Tom Booton started at Le Talbooth aged just 15, he has now gone on to become the head chef of The Grill at The Dorchester at 26. We are super proud of his achievement and love the fact he has mentioned Le Talbooth and Ian Rhodes in his interview, Maldon Sea Salt is also Ian’s favourite Essex ingredient!
Last July, Tom Booton was named head chef of The Grill at The Dorchester aged just 26, making him the youngest person to hold the position in the Mayfair restaurant’s 88-year history. Beginning his career at the tender age of 15, the 2019 Acorn award winner joined The Dorchester by way of Alyn Williams at The Westbury in Mayfair, where he was head chef.
Describe to me your earliest food memory….
My first food memories are of my mum’s overcooked Sunday roasts and the smell of beef as I walked down the stairs while my parents were shouting at me to come down for lunch. You just can’t beat it!
Did you always dream of becoming a chef or did you fall into it?
I fell into being a chef after doing work experience at Le Talbooth in Colchester at the age of 15 for two weeks. I pretty much never left the kitchen after that.
What is the dish that you have created that you’re most proud of and why?
My beef tartare. It’s always a pleasure to see it leave the pass and even better to eat. It’s one of the only dishes that I won’t take off the menu anytime soon.
What is your ultimate food and wine match and why?
For me, there is nothing better than a stunning Sauternes with an apple tarte tatin or slice of foie gras. It’s a classic combination for a reason.
What is the most memorable meal you’ve ever had in your life?
It was at restaurant Zén in Singapore, we were there to see my partner’s family and Björn Frantzén’s concept blew us away. I had the half and half matching menu, so half were wines and half were homemade juices and mocktails. This was first time I’d seen that, it was great to see the attention put into each drink. The famous truffle toast was the highlight of the meal.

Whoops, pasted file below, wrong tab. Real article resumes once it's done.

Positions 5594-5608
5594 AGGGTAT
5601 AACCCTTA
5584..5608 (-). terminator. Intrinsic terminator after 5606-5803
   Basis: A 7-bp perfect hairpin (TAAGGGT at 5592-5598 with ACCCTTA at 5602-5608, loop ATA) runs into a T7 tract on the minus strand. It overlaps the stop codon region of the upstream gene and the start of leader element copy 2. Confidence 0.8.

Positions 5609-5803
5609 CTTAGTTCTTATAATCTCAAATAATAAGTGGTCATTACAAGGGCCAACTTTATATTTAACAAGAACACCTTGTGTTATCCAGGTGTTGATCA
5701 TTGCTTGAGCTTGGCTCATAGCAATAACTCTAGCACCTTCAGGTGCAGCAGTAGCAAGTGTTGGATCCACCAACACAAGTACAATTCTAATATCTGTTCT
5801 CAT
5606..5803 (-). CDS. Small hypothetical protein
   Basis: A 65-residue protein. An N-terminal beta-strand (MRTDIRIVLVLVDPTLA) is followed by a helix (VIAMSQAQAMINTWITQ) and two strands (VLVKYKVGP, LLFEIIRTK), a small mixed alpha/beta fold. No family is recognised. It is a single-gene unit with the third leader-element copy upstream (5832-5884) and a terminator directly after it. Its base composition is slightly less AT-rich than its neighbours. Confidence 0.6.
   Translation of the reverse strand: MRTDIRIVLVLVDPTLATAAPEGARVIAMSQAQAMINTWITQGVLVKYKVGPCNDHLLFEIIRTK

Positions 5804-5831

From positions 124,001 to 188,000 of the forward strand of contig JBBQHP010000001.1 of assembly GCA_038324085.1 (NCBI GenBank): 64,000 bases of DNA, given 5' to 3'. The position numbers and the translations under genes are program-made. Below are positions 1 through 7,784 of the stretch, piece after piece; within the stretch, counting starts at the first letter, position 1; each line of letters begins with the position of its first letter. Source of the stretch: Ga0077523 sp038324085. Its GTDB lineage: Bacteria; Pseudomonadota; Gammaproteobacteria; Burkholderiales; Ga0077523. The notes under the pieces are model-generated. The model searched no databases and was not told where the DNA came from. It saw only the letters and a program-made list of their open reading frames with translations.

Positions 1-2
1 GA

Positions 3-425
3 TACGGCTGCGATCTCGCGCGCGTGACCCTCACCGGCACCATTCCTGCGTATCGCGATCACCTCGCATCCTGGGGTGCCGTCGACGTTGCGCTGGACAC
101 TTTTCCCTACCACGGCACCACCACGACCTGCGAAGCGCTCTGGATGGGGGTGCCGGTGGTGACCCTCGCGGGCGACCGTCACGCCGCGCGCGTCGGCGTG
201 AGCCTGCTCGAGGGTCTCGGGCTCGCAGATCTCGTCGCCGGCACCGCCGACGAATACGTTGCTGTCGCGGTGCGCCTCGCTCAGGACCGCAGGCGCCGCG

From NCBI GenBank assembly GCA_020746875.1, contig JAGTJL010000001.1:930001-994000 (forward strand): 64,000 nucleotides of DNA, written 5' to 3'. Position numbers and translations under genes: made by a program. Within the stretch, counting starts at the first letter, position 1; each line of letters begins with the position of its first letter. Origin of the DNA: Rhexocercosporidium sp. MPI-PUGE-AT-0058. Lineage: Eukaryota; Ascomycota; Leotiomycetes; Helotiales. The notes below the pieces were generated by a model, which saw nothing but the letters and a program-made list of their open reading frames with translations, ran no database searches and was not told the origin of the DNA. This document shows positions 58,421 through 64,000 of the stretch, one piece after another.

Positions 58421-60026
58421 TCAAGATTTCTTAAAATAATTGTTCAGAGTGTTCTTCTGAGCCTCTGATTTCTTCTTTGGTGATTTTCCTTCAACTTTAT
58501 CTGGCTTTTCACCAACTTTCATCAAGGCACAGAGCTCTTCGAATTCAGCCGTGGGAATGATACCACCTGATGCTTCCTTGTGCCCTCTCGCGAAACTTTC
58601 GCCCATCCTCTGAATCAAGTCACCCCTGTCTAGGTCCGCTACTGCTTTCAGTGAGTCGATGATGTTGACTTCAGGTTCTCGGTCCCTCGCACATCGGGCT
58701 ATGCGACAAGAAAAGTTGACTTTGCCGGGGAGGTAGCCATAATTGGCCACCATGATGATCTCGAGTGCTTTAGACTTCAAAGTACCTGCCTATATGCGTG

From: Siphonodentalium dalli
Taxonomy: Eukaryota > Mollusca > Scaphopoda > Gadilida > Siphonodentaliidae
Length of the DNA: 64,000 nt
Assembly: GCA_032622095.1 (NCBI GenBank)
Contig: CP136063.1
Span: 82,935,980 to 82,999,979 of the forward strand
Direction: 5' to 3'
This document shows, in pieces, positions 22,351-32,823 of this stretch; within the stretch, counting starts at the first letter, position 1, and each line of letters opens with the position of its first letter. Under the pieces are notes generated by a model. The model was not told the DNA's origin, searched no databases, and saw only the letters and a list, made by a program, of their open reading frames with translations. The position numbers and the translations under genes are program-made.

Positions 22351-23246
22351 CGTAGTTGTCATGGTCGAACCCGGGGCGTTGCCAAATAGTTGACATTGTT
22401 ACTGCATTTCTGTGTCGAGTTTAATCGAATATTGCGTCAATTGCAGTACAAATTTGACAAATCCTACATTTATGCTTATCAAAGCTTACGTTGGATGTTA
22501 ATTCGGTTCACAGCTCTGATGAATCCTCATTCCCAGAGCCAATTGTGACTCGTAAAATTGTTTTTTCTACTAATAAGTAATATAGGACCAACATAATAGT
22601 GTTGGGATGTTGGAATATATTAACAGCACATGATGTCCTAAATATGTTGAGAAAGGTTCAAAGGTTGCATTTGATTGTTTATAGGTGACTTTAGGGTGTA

What’s the weirdest thing you’ve eaten while on your travels?
When I was staging in Iceland, the team at Dill restaurant made me eat their traditional fermented shark, which I will never forget. After the shark you do a shot of Brennivin schnapps. I still can’t decide which one was worse…
Who is your culinary hero and why?
Working with people like Ian Rhodes, who was my executive chef at Le Talbooth, was very influential to my career. I spent five years learning the ropes with him. Chef Alyn Williams was also influential because he gave me many amazing opportunities and a platform to showcase my ideas.
What’s the biggest blunder you’ve made while on the job?
I left a few beef wellingtons in the oven during a busy Saturday night at Le Talbooth. To say they were cooked is an understatement.
What is your favourite season for food and why?
I enjoy every season as each has its highlights and guides our menu: asparagus, peas and morels in spring; mushrooms and pumpkin in autumn; stunning tomatoes in summer, to name but a few…
What single ingredient do you rely on most in the kitchen?
Everyone always says this, but it has to be Maldon sea salt. It’s the best thing to come out of Essex!
What is the best bottle of wine you’ve ever drunk?
In Singapore, we had a bottle of Dom Perignon 1998 rosé brut, which was so elegant and stunning to drink. The perfect start to a meal.
If you had to only eat one country’s cuisine for the rest of your life, what would it be?
It would have to be Indian. I love the depth of flavours and spices in each dish. I’d love to do a long tour of the country one day.